Fourth, the agenda should include participation in defining the scope of the work that the outside auditors are to perform as a result of the assessment of the internal controls and internal audit.

Fifth, the agenda should cover the annual review of the management and corporate code of conduct, as well as a review of its charter.

Sixth, the agenda should cover procedures so that the audit committee can receive candid assessments of the competence of the issuers’ financial professionals and necessary unrestricted access to management, the internal audit staff and the outside auditors, as well as outside consultants who are furnishing related services.

Perhaps the most important function is that the audit committee diligently discharges its function to ensure the integrity of the issuers’ financial statements through perseverance, earnestness, attention to detail, and thoroughness.  To do this, the audit committee should be proactive in analyzing information it receives from management and have a full understanding of the key accounting issues for that particular company.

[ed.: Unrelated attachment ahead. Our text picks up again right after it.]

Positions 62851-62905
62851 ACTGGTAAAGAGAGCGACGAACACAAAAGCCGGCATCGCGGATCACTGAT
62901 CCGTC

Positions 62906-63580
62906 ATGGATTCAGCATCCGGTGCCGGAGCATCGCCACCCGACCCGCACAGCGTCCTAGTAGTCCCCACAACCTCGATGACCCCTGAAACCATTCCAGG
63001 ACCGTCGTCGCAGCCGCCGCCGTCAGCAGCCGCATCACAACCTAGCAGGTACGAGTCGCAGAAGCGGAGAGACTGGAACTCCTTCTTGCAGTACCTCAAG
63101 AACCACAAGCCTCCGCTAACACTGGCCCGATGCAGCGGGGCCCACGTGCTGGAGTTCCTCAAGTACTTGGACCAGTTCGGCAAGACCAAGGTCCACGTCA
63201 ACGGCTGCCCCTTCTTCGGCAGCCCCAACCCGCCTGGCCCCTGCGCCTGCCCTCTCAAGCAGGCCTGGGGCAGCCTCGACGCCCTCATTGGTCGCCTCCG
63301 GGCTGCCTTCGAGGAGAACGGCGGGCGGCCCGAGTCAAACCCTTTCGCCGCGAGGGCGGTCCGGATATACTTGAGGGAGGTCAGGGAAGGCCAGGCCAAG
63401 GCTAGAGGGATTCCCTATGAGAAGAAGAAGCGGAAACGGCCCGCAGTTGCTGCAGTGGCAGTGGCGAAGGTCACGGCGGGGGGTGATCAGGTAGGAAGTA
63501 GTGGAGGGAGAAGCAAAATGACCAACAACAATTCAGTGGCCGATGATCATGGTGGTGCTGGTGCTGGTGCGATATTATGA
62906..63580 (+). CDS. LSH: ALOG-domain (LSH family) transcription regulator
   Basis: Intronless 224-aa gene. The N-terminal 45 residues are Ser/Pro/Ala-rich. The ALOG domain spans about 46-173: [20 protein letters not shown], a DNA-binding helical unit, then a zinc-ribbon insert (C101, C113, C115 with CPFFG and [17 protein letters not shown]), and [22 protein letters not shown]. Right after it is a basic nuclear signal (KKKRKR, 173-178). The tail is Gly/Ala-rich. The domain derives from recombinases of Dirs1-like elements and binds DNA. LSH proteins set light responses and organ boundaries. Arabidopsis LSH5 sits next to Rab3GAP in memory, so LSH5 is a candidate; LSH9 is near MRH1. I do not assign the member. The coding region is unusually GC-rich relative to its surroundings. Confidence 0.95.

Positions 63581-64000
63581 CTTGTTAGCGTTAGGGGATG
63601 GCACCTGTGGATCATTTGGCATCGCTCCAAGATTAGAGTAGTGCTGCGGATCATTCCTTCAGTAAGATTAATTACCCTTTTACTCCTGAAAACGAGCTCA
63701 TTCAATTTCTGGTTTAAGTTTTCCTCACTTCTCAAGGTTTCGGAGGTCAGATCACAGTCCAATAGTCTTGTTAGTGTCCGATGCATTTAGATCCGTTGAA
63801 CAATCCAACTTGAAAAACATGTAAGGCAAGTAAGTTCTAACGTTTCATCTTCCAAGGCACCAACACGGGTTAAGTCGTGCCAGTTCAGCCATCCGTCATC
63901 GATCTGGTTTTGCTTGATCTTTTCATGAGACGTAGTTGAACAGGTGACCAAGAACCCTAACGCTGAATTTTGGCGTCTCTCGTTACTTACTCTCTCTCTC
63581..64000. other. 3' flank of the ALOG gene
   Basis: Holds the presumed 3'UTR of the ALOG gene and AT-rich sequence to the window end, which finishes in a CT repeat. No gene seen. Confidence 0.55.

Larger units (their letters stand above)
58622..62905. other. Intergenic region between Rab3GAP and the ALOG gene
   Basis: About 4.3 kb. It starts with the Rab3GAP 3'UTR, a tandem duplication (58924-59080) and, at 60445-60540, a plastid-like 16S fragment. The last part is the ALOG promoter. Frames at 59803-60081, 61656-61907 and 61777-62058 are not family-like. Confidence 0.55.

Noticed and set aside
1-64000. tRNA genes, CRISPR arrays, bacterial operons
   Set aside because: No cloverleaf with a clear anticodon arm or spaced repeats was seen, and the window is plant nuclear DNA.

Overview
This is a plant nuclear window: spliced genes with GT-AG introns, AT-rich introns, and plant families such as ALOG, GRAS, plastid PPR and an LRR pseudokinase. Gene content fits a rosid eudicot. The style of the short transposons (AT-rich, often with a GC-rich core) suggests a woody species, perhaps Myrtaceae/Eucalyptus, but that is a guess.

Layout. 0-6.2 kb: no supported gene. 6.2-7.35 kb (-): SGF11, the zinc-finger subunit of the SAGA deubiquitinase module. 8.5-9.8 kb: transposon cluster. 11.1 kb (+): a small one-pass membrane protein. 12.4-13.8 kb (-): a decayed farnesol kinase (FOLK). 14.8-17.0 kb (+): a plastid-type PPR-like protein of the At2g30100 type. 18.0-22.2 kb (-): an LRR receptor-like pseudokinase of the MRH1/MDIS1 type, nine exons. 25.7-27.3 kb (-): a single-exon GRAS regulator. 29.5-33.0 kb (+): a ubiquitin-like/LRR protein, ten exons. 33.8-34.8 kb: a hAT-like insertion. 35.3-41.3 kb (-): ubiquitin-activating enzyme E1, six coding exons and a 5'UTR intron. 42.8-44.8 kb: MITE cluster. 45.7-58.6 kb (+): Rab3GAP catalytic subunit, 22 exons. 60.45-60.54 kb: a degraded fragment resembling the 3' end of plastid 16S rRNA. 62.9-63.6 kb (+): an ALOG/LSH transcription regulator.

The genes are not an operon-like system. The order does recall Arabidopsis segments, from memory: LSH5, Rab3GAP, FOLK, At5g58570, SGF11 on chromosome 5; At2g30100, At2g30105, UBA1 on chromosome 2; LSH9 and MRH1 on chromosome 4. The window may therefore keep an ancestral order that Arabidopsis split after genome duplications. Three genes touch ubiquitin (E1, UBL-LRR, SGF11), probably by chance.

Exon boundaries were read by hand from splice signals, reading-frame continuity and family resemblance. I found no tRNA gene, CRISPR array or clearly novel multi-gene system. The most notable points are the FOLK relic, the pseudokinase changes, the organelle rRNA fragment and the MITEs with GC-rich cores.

Finally, audit committee members must devote sufficient time to obtain an adequate understanding of what the company’s financial statements represent.  Members of the audit committee must have enough interest and time to be in a position to consult with outside counsel and experts, if necessary.  Tough questions should be asked to be able to assess whether or not the answers it receives make sense and are correct for that issuer.  Merely meeting for two or three hours a year is quite insufficient.

What the Cooperative Audit Should Include

The cooperative audit should include a review of the balance sheet, income statement, and statement of cash flows.  The underlying documents supporting the information is given in these financial statements, along with verification of accounts receivable and payable balances with cooperative customers, and a review of the inventory quality, quantity, valuation, records, and procedures.  Also, the auditor will verify the existence of recorded securities and review justification for judgment decisions, estimates, and review minutes of the board of directors’ meeting for policy changes and instructions to management.